Strangely beautiful and beautifully strange. Markus Wolff (drums, vocals, lyrics) and Annabel Lee (violin and accordion) perform songs and recitations, all in German, based on Northern European myths and sagas from centuries past. Well, I read an article that says that’s what the songs are about anyway. Accompanying Wolff’s vocals are simple percussion, rough-edged violin, far-off horn blurts, and the like. Guests add percussion, flute, various sounds, etc. Quite an exotic listening experience, evoking singers and storytellers gathered around a fire, in a clearing in a deep dark forest, about 500 years ago, telling tales of great battles and the like; however, it was recorded in Portland OR in 1999-2000. So a nice job of transporting the listener.
Creative and very well done cover versions. SEC is an SF quintet, evidently around since 1997 but this is my first exposure to them. Make no mistake, they can write and play their own “rock” material just fine, but this LP has a different agenda: it’s chock full of completely bent arrangements of songs by The Stranglers, Motorhead, Guided By Voices, Roxy Music, Hall & Oates, and a few others. Track 1 is a simple distorto-rocker similar to Coachwhips. Track 2 is an acoustic hoedown take on a speed-metal classic. Track 3 is a fairly straight reading of a Portishead song. Track 14 is an angelic acappella doo-wop version of a Descendents tune. High points for me: Track 7 applies the junkyard sound of Swordfishtrombones to a Black Flag number, Track 8 (written by Dr. Seuss!) is torture chamber sludge, and Track 12 is an amazing marriage of Roxy’s “Casanova” with Black Sabbath’s “War Pigs”. Don’t miss this record. Every track a winner!
Free jazz, soundscapes, and various combinations of the two, recorded live at NYC’s Tonic in early 2004. Steve Dalachinsky kicks Side A off with a short excerpt from one of his twisted poems, followed by a long free jazz excursion from drummer Andrew Barker and hornmen Charles Waters and Daniel Carter. On Side B, clarinetist Perry Robinson and bassist Shanir Blumenkranz join the previous three for some lively dialogs. The soundscape elements arrive on Sides C and D, with the inscrutable Arthur Doyle performing both solo (on sax, recorder, and vocals) and with his Electro-Acoustic Ensemble (adding drums, bass, electronics, synth, and turntables), bringing us his distinctive outer space brand of jazz tribalism. Many fine moments. A most enjoyable record.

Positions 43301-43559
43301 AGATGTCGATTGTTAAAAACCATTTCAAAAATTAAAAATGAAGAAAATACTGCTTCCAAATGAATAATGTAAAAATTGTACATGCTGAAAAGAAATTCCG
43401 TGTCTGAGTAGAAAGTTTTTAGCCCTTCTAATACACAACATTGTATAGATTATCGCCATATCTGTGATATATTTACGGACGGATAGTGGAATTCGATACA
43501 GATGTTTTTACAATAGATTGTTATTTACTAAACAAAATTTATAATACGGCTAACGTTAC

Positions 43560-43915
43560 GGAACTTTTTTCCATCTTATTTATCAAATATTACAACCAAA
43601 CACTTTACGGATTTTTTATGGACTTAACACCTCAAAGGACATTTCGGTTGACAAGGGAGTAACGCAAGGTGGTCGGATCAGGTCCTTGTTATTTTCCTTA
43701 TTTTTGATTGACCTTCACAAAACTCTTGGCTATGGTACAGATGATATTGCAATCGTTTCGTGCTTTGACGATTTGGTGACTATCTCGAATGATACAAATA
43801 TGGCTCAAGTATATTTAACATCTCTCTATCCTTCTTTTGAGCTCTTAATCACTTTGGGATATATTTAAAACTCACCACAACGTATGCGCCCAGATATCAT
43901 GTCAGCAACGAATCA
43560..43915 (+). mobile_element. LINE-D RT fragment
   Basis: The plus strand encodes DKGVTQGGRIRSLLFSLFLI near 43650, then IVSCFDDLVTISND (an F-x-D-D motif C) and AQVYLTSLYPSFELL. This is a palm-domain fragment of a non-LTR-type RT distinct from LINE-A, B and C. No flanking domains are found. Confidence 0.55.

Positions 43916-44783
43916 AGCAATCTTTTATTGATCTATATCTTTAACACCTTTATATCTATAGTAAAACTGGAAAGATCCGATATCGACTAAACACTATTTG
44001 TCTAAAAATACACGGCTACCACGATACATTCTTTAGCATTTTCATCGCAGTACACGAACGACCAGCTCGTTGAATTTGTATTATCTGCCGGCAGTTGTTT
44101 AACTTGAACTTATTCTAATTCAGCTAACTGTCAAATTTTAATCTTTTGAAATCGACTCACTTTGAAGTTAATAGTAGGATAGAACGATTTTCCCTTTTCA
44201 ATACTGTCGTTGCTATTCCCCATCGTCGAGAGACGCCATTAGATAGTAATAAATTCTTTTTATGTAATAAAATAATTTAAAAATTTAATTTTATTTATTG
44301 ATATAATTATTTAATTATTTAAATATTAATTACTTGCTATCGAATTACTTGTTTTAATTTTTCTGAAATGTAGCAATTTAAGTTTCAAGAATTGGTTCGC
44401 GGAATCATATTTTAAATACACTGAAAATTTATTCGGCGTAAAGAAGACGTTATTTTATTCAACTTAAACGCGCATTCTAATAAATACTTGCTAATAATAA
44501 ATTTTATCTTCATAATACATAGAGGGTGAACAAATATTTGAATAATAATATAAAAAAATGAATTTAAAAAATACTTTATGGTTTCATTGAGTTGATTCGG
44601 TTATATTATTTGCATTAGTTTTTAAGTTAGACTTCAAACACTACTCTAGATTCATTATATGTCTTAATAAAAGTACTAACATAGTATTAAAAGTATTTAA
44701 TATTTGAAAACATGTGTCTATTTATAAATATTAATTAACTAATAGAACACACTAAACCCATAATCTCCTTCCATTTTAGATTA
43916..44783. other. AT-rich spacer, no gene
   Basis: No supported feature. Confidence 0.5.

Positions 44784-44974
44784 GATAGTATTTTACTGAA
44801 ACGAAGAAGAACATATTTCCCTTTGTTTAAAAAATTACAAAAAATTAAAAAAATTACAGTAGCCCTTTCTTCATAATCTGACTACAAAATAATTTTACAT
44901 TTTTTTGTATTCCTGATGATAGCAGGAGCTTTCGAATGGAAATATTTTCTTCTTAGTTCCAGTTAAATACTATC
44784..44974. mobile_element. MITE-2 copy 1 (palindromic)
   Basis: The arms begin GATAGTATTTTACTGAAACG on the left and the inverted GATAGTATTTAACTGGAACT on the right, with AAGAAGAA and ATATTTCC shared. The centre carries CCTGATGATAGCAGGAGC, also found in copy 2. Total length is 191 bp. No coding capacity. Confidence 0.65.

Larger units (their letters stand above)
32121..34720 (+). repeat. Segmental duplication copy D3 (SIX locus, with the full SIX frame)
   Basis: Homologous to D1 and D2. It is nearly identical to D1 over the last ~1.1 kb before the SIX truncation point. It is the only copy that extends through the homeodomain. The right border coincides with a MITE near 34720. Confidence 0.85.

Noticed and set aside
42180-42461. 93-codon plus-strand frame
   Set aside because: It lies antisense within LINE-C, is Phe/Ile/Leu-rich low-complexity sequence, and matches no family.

Appalled by a world gone mad, this Vancouver BC band lashes out in all directions, reminding us how far out of control we humans are. Religious/political oppression, media brainwash, enviro-destruction, sexual inequality, etc., why do we allow them to continue? This band has something to say, and I like the way they say it with lyrics that are just abstract enough to let us interpret them more than one way. Vocalist Jen sings in a tender, resigned voice, then screams at us to see the madness and help stop it. Sounds to me like at least some of the lyrics may have existed before being set to music; the rhythm of the words sometimes clashes with the musical flow as though the words are being forced to live there. Appropriate conflict results. The band shifts gears constantly, churning out slow, heavy grind, uptempo ska-beat, high-energy thrash? Many classify them as a punk band but musically SubHold are well beyond that. They are, however, idealistic, strong-willed, pissed off, and 100% sincere, as are the best punk bands.